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Spencer Trail, Glen Canyon National Recreation Area

Updated: Oct 26, 2022

I started the Spencer Trail hike before 7 am, when the sun cast half the land with gold and chased me on the slope. I wanted to climb all 1,600+ feet in the shade, because I knew that the Arizona sun is cruel, even in spring. I passed the Cathedral Wash trail I'd traversed the day before, and kept driving. Glen Canyon National Recreation Area was mostly empty, as a result of COVID-19, and it was temporarily free. I parked at the marina and started the walk, my Camelbak full of water, Dad's binoculars around my neck.

Spencer Trail is a part of Lees Ferry, a historic site and source of Colorado River crossings and tensions between the Mormons and Navajo. The river here is calm and winds around a stunning bend of Kayenta and Navajo sandstone, all visible as you hike the steep, narrow switchbacks to the top of the mountain, a path built in 1910 to transport supplies on wide mules to miners at a canyon thirty miles away. Millions of years of geology surround you here, the Earth carved and eroded and broken into big rocks, and then there's this own human wonder, a two-man job built from shovels and spirit.

I walked slow and breathed hard and tried not to stop--when the sun finally found me, I knew it would bake and dehydrate until my head throbbed, unless I could succeed at drinking enough water, which snaked through my Camelbak tube like the water through this impossible land.

I could see the top of the mountain as the sand got thick underneath my shoes, but all I could think about was how I was bruising my banana every time I stuffed my phone back in my pouch. My no-stopping plan was failing--every few minutes I found a new rock scar or seam that warranted a photograph. The gold was creeping up the side of the mountain, like the little lizards that scattered on the rocks and the chuckwalla that bathed in the shadows.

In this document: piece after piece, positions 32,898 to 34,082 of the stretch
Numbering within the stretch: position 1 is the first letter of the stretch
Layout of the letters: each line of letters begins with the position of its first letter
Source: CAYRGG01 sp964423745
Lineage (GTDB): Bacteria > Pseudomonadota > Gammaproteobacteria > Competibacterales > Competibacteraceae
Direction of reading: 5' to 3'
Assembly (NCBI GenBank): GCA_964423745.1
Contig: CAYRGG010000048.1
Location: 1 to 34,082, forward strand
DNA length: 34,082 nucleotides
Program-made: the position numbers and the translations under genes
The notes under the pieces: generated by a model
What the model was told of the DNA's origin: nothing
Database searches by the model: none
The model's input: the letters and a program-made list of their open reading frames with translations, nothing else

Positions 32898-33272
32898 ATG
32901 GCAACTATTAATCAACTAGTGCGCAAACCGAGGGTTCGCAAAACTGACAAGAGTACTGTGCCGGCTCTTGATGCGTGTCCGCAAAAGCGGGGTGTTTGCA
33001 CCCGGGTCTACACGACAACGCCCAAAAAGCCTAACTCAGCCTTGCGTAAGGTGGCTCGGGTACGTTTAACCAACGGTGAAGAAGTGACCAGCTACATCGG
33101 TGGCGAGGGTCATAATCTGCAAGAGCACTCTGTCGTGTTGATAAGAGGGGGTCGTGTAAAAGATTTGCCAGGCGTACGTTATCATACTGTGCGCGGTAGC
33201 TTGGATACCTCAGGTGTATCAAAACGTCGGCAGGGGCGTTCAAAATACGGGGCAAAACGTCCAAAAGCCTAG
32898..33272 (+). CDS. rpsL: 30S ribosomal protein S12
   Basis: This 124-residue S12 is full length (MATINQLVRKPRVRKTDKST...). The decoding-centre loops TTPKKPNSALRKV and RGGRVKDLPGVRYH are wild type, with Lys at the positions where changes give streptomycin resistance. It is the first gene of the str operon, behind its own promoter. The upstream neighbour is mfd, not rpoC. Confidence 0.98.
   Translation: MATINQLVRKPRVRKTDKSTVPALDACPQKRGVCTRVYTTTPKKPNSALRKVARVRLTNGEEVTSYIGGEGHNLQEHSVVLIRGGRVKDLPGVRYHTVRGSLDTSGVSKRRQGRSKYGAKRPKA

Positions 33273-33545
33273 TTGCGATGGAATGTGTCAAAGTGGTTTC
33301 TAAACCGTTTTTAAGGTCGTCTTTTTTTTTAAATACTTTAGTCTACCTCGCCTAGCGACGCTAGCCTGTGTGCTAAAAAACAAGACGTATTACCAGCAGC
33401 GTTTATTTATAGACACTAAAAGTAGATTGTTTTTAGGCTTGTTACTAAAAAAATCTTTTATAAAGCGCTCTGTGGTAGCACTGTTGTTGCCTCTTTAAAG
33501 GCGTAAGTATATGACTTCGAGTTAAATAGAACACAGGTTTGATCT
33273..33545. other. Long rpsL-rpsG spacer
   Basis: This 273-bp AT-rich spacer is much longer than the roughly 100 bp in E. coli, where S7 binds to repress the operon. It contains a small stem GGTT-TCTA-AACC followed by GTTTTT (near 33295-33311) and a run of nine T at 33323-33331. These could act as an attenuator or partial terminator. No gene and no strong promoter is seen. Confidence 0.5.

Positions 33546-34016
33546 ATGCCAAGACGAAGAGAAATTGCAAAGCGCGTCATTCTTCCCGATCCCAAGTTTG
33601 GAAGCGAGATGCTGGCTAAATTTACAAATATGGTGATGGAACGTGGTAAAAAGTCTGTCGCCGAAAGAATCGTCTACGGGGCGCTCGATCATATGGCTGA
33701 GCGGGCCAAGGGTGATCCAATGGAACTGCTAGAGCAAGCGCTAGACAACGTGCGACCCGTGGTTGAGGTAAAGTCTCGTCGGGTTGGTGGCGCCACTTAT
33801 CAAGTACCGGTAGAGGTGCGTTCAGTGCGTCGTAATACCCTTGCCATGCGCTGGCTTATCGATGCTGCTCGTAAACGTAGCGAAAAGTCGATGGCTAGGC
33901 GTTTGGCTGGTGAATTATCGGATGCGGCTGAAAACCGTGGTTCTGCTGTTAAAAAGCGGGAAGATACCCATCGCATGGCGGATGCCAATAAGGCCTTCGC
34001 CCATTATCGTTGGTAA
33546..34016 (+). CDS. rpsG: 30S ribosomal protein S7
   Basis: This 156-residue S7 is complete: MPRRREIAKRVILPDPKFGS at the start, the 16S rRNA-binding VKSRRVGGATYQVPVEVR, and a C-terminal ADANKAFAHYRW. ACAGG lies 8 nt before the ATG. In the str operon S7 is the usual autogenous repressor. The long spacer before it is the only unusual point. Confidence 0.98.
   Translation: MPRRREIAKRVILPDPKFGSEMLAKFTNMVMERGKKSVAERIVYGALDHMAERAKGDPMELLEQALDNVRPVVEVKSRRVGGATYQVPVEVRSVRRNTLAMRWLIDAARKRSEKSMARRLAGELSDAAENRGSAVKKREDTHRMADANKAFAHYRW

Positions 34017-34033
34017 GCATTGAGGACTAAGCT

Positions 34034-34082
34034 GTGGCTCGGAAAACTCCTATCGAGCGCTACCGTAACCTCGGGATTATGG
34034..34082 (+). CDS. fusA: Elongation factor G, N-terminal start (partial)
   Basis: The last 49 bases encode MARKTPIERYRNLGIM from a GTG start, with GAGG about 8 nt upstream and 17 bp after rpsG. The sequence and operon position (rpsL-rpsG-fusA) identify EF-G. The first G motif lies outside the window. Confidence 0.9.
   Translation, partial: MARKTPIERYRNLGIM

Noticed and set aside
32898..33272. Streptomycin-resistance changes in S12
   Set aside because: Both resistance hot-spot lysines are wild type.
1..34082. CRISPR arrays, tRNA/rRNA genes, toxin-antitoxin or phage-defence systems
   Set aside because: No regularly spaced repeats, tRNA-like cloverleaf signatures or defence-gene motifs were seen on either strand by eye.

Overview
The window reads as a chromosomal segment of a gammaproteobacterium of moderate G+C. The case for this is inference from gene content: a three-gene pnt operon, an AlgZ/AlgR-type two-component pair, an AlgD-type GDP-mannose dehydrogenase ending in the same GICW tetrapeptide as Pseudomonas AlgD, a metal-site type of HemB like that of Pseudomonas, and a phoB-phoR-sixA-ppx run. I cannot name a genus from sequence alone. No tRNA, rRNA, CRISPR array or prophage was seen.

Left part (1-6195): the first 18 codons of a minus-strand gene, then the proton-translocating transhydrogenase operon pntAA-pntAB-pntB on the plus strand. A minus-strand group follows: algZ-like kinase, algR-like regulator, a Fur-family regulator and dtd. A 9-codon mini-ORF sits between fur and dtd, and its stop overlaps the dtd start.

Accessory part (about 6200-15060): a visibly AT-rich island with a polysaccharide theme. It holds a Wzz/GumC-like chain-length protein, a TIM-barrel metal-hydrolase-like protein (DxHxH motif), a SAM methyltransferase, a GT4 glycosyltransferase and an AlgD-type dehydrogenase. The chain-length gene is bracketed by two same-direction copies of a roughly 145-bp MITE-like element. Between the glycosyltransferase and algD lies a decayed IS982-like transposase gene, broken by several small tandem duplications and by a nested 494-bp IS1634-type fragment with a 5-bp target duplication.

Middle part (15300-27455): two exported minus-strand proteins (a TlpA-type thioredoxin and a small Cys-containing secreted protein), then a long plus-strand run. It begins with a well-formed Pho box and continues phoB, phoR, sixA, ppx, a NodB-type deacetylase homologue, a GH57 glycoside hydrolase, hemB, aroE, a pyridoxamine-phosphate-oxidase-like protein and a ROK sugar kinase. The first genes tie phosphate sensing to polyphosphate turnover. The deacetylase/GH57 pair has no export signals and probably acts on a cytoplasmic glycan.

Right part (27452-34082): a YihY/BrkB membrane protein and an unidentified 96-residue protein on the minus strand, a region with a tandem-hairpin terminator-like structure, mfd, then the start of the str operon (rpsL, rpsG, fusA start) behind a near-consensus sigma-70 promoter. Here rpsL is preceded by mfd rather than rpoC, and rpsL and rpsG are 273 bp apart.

Prickly Poppy

The wildflowers were soft-petaled yellow and orange and pink, and then stiff and white atop spiny green stems. An antelope squirrel scrambled on the rock as I approached the final steps, and the sand was so loose I kept slipping. I'd read a few comments about the hike before I went, how some people turned around because of vertigo, how others didn't want to risk the babies on their backs, and whenever I lost traction, I had to agree. My lungs burned and I felt nauseous--I was starving and hot and probably thirsty, but the top was so close.

Sweeping views, and my car inside that red

At 8:45 am, I reached the sun-soaked summit, an intoxicating, 360 view of canyons and thin black rivers of road, running downstream to my tiny dot of a car. The scent was sage and the sand was hot underneath my hands and soles of my feet. I ran with my shoes on from side to side, then sunbathed on a perfectly flat rock, the cool(er) breeze the thing that kept me there. I ate my banana and absorbed the views, the now-closed Navajo Coal-Fired Power Plant near Page and Lake Powell, a manmade reservoir formed by Glen Canyon Dam, the home of an aggressive California condor breeding program that has helped re-populate the species. The land was like a 3D topographic map, with ridges and lines you wanted to touch and measure.

A California Condor, perched at Navajo Bridge; these birds have wing spans up to 10 feet!

I was the only human for more than two hours in that stunning space, where silence is so loud you realize your body being a filter for sound, sight, touch, taste is its own containment, that there's a purer experience just out of reach, if only your ears could stop ringing. What is that human world down below, anyway, when you're sharing the sky with birds that swoop so close you can almost see into their black eyes?

Finally I said my long goodbye. I passed three groups of people on the way down, including a couple of friends who were planning to hike the ridge to the Glen Canyon Dam and float their way down with the fold-up rafts on their back. "We were going crazy at home, had to do something!" the woman told me, and I imagined the red-hot hour that lay ahead of them, and then the shadeless peak, but also how incredible that the Earth is a system of valleys and peaks and waterways that can always carry us home.

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